The Aesthetics of Death

between actor and puppet, between life and death

“The ideal is not flesh and blood but rather the body in a trance state. The body must be clothed in mortal beauty, while radiating its living spirit.”

Edward Gordon Craig

The Aesthetics of Death
is a 5-day development project and a knowledge-sharing seminar in October 2016 at Forsøgsstationen between 5 actors and 5 puppeteers working with and exploring the actor’s and puppeteer’s scenic expression and merging both into a new scenic expression.

Doeden’s aesthetics 2017 from Det Olske Orkester on Vimeo.

It is a study in which we push the limits of the theatre of the actor and the puppet, to explore the relationship between the biological and the artificial body, between the representation of the dead and the representation of the living. Research includes Tadeusz Kantor’s performances with actors and puppets on stage, where the inanimate puppets are experienced almost more vividly than the actors, who are mute with mechanical movements and empty eyes. For the puppeteer, it’s about giving life and movement to the dead material – and the study asks the question: What does it mean for the actor’s expression to give “death” to the living body of flesh and blood?

The development project “Aesthetics of Death” is a continuation of the experiment “The Actor and the Übermarionette” in autumn 2015 at the Experimental Station. The experiment was inspired by theatre theorist Edward Gordon Craig’s thoughts and ideas about the “ideal” actor, with an acting style free of psychology and realism – a kind of “super puppet” who can move based on what he wants and not just on what he can do.


As a bid to realise Craig’s ideal of the actor, and strongly inspired by the poetic universe and magic of puppetry, the study team chose to work with puppetry techniques, Etienne Decroux’s physical mime technique and Jacques Copeau’s mask work, to give structure to ideas and emotions and to give the human spirit a physical form.

In the experiment “the actor and the Übermarionette” we took as our starting point the actor’s body and training and transformation and the differences between the puppet and the puppeteer and the actor’s technique and stage expression. We made possible, in our eyes, an impossible encounter with the puppet in a new continuation of the experiment.

In The Aesthetics of Death, we look at similarities and commonalities – not only between the method of the actor and the puppeteer, but also between the physicality and expression of the puppet and the actor.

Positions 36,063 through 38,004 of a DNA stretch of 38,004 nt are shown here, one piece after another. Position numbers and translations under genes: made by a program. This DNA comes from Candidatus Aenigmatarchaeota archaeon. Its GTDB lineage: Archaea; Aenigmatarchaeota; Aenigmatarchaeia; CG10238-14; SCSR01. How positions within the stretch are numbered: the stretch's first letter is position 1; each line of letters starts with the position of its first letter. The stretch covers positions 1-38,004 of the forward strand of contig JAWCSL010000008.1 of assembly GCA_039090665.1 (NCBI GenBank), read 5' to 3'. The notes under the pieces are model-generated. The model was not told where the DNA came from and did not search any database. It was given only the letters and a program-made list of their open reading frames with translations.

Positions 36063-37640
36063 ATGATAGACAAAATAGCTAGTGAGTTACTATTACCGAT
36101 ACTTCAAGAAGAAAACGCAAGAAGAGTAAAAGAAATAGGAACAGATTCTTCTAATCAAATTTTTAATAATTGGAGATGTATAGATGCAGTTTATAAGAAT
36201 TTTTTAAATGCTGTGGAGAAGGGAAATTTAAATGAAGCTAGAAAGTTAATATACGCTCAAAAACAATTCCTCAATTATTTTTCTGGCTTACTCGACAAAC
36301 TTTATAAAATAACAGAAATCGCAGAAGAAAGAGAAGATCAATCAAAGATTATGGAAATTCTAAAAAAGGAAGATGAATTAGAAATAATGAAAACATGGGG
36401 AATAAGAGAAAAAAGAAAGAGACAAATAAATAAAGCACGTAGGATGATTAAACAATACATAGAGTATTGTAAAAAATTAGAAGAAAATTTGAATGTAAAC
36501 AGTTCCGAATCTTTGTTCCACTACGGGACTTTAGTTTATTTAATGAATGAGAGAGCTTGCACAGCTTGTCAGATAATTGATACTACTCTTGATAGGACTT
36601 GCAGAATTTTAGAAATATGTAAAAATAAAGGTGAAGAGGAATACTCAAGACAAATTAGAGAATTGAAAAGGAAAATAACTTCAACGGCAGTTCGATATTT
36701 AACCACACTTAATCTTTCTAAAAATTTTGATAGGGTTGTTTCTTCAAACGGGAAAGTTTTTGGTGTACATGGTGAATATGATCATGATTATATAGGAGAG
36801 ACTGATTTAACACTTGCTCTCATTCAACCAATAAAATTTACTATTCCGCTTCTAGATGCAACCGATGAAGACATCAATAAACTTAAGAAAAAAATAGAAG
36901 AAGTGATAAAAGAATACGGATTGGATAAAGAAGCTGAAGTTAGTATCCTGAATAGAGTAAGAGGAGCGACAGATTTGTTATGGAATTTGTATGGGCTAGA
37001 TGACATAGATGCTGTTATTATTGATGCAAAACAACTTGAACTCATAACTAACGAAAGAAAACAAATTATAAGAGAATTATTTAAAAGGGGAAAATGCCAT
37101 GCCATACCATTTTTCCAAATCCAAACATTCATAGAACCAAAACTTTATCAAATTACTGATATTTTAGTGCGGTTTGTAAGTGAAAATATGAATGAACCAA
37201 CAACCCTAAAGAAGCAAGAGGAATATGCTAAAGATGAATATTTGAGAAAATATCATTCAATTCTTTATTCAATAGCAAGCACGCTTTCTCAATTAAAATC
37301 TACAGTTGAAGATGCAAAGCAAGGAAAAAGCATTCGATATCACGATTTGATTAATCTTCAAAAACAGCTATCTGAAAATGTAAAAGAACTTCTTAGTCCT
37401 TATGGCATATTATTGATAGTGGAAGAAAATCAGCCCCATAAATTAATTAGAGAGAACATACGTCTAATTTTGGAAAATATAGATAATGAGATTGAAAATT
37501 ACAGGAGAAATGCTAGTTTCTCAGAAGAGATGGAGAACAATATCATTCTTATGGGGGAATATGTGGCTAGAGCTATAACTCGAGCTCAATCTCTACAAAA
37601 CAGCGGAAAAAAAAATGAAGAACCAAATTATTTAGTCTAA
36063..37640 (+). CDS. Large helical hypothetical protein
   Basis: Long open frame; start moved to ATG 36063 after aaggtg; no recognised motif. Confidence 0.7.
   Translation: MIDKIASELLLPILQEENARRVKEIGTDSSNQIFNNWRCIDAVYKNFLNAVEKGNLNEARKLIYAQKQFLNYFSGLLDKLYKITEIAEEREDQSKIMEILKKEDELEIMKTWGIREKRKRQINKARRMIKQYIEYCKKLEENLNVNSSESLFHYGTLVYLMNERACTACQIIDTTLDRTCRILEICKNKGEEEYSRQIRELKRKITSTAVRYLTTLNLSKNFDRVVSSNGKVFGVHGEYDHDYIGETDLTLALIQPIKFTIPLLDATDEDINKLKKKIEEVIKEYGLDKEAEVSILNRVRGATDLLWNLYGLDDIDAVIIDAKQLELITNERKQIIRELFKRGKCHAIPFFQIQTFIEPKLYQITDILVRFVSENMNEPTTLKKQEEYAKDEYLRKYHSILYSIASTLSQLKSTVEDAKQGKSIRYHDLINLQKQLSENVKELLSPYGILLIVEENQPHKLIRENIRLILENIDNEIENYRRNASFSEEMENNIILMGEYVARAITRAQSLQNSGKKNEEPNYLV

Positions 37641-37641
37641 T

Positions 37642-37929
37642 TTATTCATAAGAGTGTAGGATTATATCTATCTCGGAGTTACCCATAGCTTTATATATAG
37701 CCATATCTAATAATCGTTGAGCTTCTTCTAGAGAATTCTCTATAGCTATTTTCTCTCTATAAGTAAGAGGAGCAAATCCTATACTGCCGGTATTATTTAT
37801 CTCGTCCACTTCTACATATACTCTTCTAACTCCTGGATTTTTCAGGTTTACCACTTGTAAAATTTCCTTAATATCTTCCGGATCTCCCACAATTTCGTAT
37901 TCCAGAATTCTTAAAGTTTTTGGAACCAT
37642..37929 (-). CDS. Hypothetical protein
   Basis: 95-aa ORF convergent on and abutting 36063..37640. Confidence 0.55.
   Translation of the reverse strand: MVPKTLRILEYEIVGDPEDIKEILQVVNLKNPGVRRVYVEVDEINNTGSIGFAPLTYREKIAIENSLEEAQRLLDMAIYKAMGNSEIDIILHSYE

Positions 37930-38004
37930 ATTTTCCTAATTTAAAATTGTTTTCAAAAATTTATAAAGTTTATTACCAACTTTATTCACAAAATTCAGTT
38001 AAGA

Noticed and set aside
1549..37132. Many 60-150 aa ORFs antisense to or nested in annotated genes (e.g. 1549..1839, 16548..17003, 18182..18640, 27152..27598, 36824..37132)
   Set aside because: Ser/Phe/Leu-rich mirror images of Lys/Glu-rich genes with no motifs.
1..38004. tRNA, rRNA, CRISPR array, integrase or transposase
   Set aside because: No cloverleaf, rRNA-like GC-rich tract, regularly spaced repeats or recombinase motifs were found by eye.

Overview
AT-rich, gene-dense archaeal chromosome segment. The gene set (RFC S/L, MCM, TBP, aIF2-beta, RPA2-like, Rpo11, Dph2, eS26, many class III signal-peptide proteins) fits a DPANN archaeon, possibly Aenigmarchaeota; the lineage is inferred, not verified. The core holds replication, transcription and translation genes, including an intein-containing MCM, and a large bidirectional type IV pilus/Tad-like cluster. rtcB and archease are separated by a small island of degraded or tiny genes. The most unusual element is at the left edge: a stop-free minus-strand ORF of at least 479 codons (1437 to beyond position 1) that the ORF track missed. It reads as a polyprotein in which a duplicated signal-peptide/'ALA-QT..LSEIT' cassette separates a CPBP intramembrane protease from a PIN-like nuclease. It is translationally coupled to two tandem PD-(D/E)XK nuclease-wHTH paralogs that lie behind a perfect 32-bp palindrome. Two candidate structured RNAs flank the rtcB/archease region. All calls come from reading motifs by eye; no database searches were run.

Read the trial’s statement of intent here

The human is the model for the doll and the doll is the model for the human.

We will perceive the actor as if he were a puppeteer, leading his role or character as if it were his puppet in one and the same person. With the face covered and thus devoid of facial expressions, we focus and concentrate the facial movements in the body’s rotations, bends and lifts, channelling and amplifying the actor’s total expression of movement. The body becomes another body, stylized, more abstract and smaller in character, a moving sculpture where universal thoughts and feelings are materialized in the movements of the sculpture.

We will look at the human as a puppet and look at the puppet as a human.

Can we create a super puppet, made from the best of both worlds – acting and puppetry? Can we create a perfect “monster” on stage? A Frankenstein’s monster, a zombie, a cyborg, where living and dead material mix together, an aesthetic of death, where the dead surrounds us like a skin we try to put on and try in vain to breathe through, or a suit too big that we try to fill with our frail soul.

Can we bind the body with ropes, lashing limbs and joints together to create new movements, new articulations, new forms? Can we play with the physical disability as a way of the human body approaching the doll? And what does it take for us to bring the doll’s thoughts and feelings to life and show how the doll would move if it were brought to life inside our body?

The intention of the study is not to imitate or be a puppet, marionette or sculpture on stage, but to use their particular intensity of imagery on stage.




The knowledge sharing seminar will span 5 days with an open viewing on the last day for all interested. The seminar is practically oriented. This means that everything takes place on the floor. Here, questions are formulated and experiences shared with the various participants in a concrete and very direct form. The experimental station will invite puppeteers Anette Asp Christensen, Rolf Søborg Hansen, Svend E. Kristensen and Bjarne Kalhøj who have all worked as actors. We will invite actors/performers Mireia Serra, Angelina Watson, Lotte Faarup, Malte Claudio Lind and Jens Bäckvall who come with strong physical training backgrounds in Buto, Suzuki and Grotowski technique, each in their own way working towards a different acting vision. Finally, Øyvind Kirchhoff, an actor trained in Etienne Decroux’s mime technique, and artistic director together with Lotte Faarup of Forsøgsstationen, will be the project manager.

Together we will explore each other’s methods, share artistic ideas and thoughts, and find new ways to examine and explore the potential of the performing artist and unlock the inner material that lies unexplored.

We believe that this work and the composition of a group of performing artists with years of experience and an exploratory approach to their profession, can generate new knowledge and create new shared experiences for the emergence and creation of new art across the arts.

The aim of the development project and the survey is not necessarily to provide answers – but to improve our individual craft and learn to bridge the experiences and visions of the different professional groups.

Read the report on the trial here.